Saturday, January 03, 2009

low-rent French Onion Soup & French Dip Sammies

Part of my 2009 goals is to cook more meals at home. Recently, we've been really enjoying French Onion Soup, which costs about $5 a bowl (plus tax, tip, drinks, etc.) at our local cafe, so I decided to try out a cheapie version at home. And to our surprise, it's pretty good! Ryan also 'discovered' that he likes french dip sandwiches (he's a finicky eater) and at the restaurant, the sandwich and fries costs about $10. So making it at home saves us pretty significant cash that we can spend on other stuff... like churros at Disneyland! Or Del Taco breakfast burritos (my favorite)!

This is a very low-rent version, because I don't stock stuff like shallots or cooking sherry or red wine. If you like/have that fancier stuff, there are a billion recipes online that you can test out.

This is for us simpletons:

Chop up one large white onion and 2 cloves of garlic and carmelize together in a large pot. When onions are translucent, add 3 cans of low-sodium beef broth (low-sodium is important otherwise it gets too salty) and one packet of onion soup mix. I used a beef flavored onion soup mix to kick up the beefiness. Once it's hot, it's ready to serve. The longer it simmers, the better it tastes -- a great one to toss in the crock pot and let sit all day.

Traditionally, french onion soup is served with grueyere melted over a toast (floating in the soup), which can be accomplished by serving the soup in a coffee mug, dropping in the bread, laying the cheese on top, and broiling in the oven. Since this is the cheapie version, I subbed provolone for gruyere. And since we're simple folks, we decided to forego the toasted cheese on the cup thing and instead sliced one of our french rolls and placed a piece of provolone on the top of each and stuck them in the toaster oven for a few minutes. We had cheese-toast dunkers, which were fantastic. I also shredded up some provolone and dropped it in my bowl, so that I could have the stringy melty cheese in my soup. Mmmmm!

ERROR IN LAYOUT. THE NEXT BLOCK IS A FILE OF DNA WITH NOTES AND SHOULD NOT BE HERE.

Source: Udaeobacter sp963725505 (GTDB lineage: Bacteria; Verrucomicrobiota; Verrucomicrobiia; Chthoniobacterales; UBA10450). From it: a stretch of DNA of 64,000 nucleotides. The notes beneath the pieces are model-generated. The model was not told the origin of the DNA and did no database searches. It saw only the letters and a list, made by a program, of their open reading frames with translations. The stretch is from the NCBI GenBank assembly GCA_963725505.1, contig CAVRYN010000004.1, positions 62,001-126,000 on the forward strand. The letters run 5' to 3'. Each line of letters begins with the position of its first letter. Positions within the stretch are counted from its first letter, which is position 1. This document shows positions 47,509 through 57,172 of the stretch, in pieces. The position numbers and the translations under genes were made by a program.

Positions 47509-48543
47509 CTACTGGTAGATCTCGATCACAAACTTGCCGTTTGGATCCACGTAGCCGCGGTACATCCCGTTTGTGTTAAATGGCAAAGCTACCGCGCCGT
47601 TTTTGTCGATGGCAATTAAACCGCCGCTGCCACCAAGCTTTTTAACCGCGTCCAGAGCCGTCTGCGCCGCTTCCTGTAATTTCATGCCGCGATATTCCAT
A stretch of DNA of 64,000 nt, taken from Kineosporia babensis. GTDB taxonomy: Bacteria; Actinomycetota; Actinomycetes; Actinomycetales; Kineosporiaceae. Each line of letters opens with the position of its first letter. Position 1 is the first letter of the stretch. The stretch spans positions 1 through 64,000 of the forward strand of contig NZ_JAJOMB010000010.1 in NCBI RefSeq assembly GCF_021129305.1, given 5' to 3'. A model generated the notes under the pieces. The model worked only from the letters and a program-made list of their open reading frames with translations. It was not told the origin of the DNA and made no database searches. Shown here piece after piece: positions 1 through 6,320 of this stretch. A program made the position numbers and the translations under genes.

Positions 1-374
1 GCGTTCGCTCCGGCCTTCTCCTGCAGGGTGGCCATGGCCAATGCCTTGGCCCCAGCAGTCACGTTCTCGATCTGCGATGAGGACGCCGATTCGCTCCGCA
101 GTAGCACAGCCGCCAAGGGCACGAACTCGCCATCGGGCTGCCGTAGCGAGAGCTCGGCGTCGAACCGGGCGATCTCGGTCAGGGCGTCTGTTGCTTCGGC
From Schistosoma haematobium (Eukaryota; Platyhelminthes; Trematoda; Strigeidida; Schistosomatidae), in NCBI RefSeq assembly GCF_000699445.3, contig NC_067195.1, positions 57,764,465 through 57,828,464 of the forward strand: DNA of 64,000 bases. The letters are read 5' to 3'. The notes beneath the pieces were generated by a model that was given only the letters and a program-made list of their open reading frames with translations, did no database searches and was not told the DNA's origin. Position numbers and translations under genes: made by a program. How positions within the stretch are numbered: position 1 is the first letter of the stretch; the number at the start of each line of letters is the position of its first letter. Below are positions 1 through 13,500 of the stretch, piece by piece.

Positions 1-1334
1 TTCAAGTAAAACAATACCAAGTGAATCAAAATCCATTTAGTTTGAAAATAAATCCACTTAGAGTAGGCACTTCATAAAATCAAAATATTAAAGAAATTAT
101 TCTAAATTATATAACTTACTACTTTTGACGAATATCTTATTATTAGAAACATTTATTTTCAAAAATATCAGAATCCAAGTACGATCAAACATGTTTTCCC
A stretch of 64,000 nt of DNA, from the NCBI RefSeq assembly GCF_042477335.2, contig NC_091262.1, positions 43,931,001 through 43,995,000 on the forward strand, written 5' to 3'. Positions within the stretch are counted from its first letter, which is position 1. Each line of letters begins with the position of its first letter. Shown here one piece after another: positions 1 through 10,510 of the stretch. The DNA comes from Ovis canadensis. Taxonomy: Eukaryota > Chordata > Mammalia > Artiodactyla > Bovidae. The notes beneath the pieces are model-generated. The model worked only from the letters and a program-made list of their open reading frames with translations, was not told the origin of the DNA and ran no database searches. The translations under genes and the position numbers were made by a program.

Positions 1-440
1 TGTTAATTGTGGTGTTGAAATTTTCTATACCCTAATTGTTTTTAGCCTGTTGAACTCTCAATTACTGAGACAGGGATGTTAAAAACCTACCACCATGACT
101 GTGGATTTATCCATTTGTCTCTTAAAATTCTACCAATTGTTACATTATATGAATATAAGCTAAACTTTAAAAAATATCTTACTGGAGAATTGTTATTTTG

For the accompanying sandwiches, we bought deli sliced roast beef and threw it on the grill for a minute or two, to heat it up (it also cooks it more, which makes it more like cheesesteak meat). Then tossed provolone on and shoved it all into a toasted french roll.

The recipe for au jus is basically the same as the soup. We bought a packet of au jus mix, but haven't used it yet, because it's been good enough to dunk the sammies in the soup.

Shopping list:

  • one large white onion (approx. 70 cents)
  • one head of garlic (50 cents)
  • 3 cans - 14 oz low-sodium beef broth (59 cents each)
  • beef flavored onion soup mix (double-packet was $1.79)
  • french rolls - 6 pack ($2.50)
  • 1/2 lb roast beef (approx. $3.50)
  • 1/2 lb sliced provolone (approx. $3.50)
  • aus jus mix (optional, approx. 99 cents)

The ingredients cost about $15 and it has made us at least 2 full meals, plus lunch time sandwiches and we still have left overs of garlic, roast beef, and cheese in the fridge (we used the extra rolls already). I also realized that I have beef bouillon cubes that I could maybe use instead of the broth, which would make it even cheaper (I think the box of cubes makes gallons of beef stock) or punch up the flavor, if needed.

Side note: we are garlic nuts, so I course chopped the garlic so that we could actually eat it in the soup (so creamy and delicious!). Also, we ate the onions, which we never do in the restaurant. We set out making a higher broth-to-onion ratio, because we just wanted the broth, but these onions turned out so delicious and soaked up all the soup flavor, we ate them all. I don't know if that has to do with caramelizing them or the garlic or what, but we licked those bowls clean!

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